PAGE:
For example, a magnet can induce its magnetic properties in a steel bar and cause it to become a magnet itself. Although there is absolutely no visible difference in the steel bar, it has acquired the magnetic energy and so is effectively a magnet now. A scientist who understands the laws of magnetism may cause numerous materials to be magnetized. He may even specify the time for which magnetic properties persist. He may at will switch on or off these magnetic properties in an electromagnet – a specially designed magnet.

To mention another case, electrical energy can be transferred and stored in a battery and the physical battery thus charged performs the electrical tasks.     

The above examples are within the purview of our sense organs, mind and intellect tuned to modern science and hence are easy to comprehend. But the case of a Jnaani (serene Seer) is radically different. He, not only transits the familiar roller coaster realm of the senses and intellect, but also effortlessly flies into the spiritual realm which transcends all these. These areas are beyond the imagination of a common man who has restricted himself to the world of sense organs. They are also beyond the scope of science as we know today, because modern science has not exerted itself in this direction.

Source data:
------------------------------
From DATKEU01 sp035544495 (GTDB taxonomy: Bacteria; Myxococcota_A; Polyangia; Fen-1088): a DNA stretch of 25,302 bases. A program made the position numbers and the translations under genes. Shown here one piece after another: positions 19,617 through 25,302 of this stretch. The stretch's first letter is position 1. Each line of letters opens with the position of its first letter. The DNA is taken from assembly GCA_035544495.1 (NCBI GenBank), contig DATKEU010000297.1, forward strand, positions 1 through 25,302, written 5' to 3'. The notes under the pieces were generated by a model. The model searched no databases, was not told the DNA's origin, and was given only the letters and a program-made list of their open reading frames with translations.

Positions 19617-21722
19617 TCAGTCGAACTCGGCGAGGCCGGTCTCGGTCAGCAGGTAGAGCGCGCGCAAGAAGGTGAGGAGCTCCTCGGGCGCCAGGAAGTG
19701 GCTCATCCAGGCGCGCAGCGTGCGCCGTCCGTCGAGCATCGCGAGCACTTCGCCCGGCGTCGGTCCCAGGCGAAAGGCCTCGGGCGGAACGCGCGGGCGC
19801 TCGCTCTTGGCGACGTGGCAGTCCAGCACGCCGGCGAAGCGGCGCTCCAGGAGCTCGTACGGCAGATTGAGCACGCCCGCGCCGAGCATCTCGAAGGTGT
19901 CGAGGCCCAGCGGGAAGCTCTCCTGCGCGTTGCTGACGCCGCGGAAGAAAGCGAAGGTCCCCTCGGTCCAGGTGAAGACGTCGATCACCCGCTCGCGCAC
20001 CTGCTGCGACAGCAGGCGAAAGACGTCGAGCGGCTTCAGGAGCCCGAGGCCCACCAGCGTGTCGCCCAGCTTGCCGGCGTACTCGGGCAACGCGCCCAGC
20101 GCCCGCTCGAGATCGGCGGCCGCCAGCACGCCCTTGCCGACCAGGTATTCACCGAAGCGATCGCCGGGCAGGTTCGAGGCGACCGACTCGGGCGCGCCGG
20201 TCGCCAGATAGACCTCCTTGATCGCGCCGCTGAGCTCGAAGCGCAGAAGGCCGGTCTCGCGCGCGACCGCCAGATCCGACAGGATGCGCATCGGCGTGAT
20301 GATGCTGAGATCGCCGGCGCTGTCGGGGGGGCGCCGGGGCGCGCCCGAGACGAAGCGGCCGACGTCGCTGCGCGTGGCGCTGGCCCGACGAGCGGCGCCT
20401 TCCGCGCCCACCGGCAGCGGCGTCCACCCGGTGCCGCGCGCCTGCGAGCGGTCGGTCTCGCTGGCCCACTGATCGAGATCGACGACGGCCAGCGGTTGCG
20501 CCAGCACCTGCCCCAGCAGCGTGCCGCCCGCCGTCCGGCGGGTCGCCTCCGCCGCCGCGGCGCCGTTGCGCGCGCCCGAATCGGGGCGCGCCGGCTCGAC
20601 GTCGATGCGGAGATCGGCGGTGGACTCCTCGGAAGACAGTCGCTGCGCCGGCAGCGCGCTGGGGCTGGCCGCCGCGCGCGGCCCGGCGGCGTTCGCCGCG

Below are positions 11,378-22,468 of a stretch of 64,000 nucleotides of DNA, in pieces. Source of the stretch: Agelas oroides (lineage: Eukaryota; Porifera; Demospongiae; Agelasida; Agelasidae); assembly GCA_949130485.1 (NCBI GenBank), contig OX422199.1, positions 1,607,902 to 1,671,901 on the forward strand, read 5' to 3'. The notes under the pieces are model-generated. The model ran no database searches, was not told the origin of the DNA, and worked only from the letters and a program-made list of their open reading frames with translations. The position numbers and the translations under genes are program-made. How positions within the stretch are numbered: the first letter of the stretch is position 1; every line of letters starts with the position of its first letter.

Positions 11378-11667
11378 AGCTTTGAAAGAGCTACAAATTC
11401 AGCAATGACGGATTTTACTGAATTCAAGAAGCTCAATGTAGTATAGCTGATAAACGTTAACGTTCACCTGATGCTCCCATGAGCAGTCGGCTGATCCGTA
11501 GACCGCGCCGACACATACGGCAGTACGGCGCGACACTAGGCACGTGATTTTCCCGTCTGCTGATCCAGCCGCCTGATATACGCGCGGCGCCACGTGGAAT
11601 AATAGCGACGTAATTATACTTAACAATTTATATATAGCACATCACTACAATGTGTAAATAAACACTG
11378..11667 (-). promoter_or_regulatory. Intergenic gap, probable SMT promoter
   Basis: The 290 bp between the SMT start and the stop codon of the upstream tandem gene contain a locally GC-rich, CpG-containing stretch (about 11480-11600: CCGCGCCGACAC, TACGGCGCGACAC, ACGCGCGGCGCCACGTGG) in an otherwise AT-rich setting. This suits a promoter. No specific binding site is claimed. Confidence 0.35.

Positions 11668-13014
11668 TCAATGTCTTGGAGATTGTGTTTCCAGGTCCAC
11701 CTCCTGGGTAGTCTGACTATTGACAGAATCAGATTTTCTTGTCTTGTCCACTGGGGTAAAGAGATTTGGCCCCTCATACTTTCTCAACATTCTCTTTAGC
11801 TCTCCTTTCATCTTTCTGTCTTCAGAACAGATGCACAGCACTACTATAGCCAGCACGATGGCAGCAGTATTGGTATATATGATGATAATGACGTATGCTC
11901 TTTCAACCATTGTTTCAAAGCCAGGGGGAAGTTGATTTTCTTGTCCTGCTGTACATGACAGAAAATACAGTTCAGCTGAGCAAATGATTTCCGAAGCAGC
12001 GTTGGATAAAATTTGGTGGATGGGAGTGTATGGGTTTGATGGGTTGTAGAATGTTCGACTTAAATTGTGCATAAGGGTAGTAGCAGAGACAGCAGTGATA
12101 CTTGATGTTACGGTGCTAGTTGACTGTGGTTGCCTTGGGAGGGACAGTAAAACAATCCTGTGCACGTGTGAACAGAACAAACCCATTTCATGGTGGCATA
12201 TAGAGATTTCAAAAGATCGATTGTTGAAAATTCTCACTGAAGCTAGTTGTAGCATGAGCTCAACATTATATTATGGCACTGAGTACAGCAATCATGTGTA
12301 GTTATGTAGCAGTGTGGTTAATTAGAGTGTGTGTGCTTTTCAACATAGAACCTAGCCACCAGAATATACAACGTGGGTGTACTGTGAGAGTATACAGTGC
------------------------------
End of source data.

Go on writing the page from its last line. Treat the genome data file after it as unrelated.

For, a jnaani is one who has attained the supreme spiritual state and enjoys the bliss therein. Once he is able to establish himself firmly in that state then his entire system with his mind, intellect and body gets flooded and permeated with that bliss. The dharma (mood-state) acquired thereby is termed as the ‘Aatmadharma’. Such a person retains this mood even after descending to the sensory world. Every thought, word and deed of his will then reflect faithfully this Aatmabhaava / Aatmadharma / Brahmabhaava.

Mahaaguru used to quote an example to illustrate this. A person chewing cardamom cannot conceal its aroma with his mouth open!   Similarly whatever activity a jnaani carries out would automatically entail along with it the Atmagandha, the perfume of the Atman.